Prediction: No Chance. Arguably the best film of the year in terms of the movie that moved the most people and had the most critical praise, but the Academy won’t be able to overcome the fact that Toy Story 3 is an animated feature, that should easily walk away with the Best Animated Feature Award.

True Grit (Scott Rudin, Ethan Coen and Joel Coen)

Synopsis: When Mattie Ross's father is murdered and his killer, the 14-year-old hires the hard-drinking U.S. Marshal Rooster Cogburn, and the unlikely pair sets off into the Indian territories on Chaney's trail.

Prediction: No chance. If the Coen brothers bring home yet another Oscar for Best Picture, the Academy and the 1919 World Series will have something in common. Rigged.

Winter’s Bone (Anne Rosellini and Alix Madigan-Yorkin)

Synopsis: When 17-year-old Ree Dolly learns that her father jumped bail after offering the family home in poverty-sticken rural Ozarks as collateral, she sets out to find him before the court can seize the property.

Prediction: No Chance. Loaded with drama and desolate American landscape. But not enough people have seen this beautiful little film.


What Should Win: Toy Story 3

What Will Win: The King’s Speech



Darren Aronofsky, Black Swan

Prediction: Possible. Deals with subjectivity masterfully. Went out on a limb to go out into the mind of a disturbed person.

David O. Russell, The Fighter

Prediction: No chance. Good movie. Good acting. But it’s the story that carries the film. Directing takes a back seat here.

Tom Hooper, The King’s Speech

Prediction: Good chance. Hooper directs the hell out of his actors, but as The King’s Speech will run away with a plethora of Oscars, the Academy will feel bad for Fincher.

David Fincher, The Social Network

Prediction: Probable. Knowing The King’s Speech will run away with the most Oscars, The Academy will feel obliged to toss The Social Network a bone. 

Joel Coen and Ethan Coen, True Grit

                 Prediction: No chance. Been there. Done that.


Who should win: Darren Aronofsky, Black Swan

Who will win: David Fincher, The Social Network



Another Year, Written by Mike Leigh

Prediction: No chance. Great script with characters that come alive as real people having great conversation, but not enough people have seen the film.

The Fighter, Screenplay by Scott Silver and Paul Tamasy & Eric Johnson. Story by Keith Dorrington & Paul Tamasy & Eric Johnson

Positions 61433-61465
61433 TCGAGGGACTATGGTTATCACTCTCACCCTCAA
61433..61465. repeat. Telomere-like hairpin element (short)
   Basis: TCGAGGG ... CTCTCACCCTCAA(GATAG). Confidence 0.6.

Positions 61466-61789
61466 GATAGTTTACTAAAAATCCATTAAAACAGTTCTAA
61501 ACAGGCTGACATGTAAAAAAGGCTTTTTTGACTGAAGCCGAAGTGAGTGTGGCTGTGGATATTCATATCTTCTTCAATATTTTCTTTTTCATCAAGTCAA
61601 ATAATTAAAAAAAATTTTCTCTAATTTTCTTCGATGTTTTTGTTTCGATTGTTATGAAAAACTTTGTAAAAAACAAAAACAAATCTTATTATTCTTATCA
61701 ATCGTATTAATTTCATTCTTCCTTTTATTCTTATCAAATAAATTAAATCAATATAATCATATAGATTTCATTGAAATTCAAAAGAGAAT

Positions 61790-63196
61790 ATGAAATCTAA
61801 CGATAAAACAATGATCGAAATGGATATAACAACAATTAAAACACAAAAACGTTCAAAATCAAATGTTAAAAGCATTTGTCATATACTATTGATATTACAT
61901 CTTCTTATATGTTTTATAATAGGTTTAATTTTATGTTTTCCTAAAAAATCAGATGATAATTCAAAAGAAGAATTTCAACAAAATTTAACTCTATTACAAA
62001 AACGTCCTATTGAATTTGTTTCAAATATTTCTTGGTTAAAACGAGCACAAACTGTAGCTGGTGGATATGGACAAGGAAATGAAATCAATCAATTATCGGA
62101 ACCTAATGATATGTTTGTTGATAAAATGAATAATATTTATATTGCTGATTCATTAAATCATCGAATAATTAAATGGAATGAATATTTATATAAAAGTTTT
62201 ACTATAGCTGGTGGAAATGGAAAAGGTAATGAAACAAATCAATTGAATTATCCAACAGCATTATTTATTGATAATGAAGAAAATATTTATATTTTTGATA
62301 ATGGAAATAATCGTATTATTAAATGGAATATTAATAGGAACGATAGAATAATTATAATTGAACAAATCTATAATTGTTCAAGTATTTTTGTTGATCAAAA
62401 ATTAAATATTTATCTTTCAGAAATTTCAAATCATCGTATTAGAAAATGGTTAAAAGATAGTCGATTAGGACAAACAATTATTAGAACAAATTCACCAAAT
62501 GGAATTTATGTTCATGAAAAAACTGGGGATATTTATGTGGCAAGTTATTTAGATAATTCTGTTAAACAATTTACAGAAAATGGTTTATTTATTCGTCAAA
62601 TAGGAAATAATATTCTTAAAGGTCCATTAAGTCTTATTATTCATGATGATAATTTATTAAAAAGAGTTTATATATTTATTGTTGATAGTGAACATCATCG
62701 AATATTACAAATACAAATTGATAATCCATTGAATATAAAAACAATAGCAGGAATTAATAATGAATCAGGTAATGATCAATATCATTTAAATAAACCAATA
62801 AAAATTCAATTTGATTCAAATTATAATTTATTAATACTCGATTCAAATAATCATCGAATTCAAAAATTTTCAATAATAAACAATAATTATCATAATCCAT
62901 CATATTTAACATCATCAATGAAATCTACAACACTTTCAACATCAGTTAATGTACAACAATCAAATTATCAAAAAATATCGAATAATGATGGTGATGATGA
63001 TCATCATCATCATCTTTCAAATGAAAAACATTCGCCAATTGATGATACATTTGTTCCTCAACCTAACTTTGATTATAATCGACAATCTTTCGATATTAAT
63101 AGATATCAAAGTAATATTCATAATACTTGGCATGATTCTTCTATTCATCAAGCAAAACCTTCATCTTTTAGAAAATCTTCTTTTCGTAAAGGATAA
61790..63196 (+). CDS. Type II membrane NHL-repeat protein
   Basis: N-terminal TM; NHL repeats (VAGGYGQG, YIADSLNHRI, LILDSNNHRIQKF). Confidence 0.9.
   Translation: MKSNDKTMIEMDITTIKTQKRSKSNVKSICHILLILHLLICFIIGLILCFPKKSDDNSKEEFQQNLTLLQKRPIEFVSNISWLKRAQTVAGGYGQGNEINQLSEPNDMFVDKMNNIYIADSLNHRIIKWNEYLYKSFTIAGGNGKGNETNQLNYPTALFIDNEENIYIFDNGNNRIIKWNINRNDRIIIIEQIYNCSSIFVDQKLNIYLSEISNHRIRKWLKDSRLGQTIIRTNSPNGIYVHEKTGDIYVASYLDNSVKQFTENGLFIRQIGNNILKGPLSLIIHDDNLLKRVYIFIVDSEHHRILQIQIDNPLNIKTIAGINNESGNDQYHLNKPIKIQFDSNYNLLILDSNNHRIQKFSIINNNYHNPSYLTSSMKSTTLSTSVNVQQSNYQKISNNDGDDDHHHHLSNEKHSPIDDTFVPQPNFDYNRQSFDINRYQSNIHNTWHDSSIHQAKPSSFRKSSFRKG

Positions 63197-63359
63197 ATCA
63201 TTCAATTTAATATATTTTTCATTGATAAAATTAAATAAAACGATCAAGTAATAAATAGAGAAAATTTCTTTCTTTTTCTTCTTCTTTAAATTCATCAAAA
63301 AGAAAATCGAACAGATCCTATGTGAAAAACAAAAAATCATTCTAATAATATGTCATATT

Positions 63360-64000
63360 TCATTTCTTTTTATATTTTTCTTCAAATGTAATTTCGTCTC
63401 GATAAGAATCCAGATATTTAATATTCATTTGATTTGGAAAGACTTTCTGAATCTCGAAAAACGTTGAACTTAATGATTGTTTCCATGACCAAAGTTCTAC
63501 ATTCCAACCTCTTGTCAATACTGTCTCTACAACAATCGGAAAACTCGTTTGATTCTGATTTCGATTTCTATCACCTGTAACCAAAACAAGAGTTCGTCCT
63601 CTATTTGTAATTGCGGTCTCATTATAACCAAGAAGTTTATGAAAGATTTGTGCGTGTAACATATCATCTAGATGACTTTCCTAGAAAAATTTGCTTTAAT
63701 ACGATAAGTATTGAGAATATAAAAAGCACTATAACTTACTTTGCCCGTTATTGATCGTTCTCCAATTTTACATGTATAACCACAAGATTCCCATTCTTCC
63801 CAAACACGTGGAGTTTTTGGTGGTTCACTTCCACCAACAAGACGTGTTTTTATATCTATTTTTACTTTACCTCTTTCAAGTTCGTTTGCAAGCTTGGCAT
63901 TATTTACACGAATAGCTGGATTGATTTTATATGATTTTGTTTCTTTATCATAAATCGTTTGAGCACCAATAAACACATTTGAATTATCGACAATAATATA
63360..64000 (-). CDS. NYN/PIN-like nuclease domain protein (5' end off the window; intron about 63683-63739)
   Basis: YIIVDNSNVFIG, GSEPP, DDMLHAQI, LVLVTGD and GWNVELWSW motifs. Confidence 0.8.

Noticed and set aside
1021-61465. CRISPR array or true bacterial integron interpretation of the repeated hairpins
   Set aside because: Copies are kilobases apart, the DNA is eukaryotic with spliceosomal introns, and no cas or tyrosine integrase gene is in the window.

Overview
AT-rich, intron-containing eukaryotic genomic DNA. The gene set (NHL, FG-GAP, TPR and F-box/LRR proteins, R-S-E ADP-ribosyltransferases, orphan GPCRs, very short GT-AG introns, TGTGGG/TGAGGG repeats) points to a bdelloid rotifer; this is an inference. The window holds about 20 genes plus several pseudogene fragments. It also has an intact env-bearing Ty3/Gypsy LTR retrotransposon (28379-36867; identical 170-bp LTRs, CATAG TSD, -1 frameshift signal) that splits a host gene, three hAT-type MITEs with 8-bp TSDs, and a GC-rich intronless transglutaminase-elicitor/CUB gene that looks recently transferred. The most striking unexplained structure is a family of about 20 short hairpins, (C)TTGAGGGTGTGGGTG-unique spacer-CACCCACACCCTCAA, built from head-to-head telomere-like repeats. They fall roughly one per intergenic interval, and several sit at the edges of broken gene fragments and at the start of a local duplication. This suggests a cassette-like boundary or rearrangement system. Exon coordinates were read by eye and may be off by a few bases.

Prediction: No chance. Too many writers. Too many ‘thank you’ speeches. Not enough time before commercial break.

Inception, Written by Christopher Nolan

Prediction: Unlikely. Solid writing, but the majority of the dialogue is devoted to set up the rules of the world, and then in the end those rules are abandoned.

The Kids Are All Right, Written by Lisa Cholodenko & Stuart Blumberg

Prediction: Possible. A great actors film because of the script. The writing never falls into the trap of a couple of lesbians sitting around talking.

The King’s Speech, Screenplay by David Seidle

                Prediction: Probable. Classic example of master mechanic screenwriting.


Who should win: David Seidler, The King’s Speech

Who will win: David Seidler, The King’s Speech



127 Hours, Screenplay by Danny Boyle & Simon Beaufoy

Prediction: No chance. Great movie, but it’s not great because of the screenplay. It’s great because of first-rate directing and amazing acting.

The Social Network, Screenplay by Aaron Sorkin

Prediction: Probable. Sorkin took something that is not necessarily dramatic and made it a riveting, tension filled experience.

Toy Story 3, Screenplay by Michael Arndt. Story by John Lasseter, Andrew Stanton and Lee Unkrich.

Prediction: Possible. An absolutely marvelous script. A story full of intelligence and heart-felt emotion with animated characters that make you cry.

True Grit, Written for the screen by Joel Coen & Ethan Coen

Prediction: No Chance. A perfectly good movie, but too close to the original. And a great adaptation is not a literal translation. It’s a translation into a something slightly new.

Winter’s Bone, Adapted for the screen by Debra Granik & Anne Rosellini

Prediction: No chance. A first-rate film. Relentless. But again, it’s a director’s and actor’s showcase.


Who Should Win: Aaron Sorkin, The Social Network

Who Will Win: Aaron Sorkin, The Social Network



James Franco, 127 Hours

Character: Aron Ralston, a lone hiker who becomes trapped when his arm is pinned by a boulder.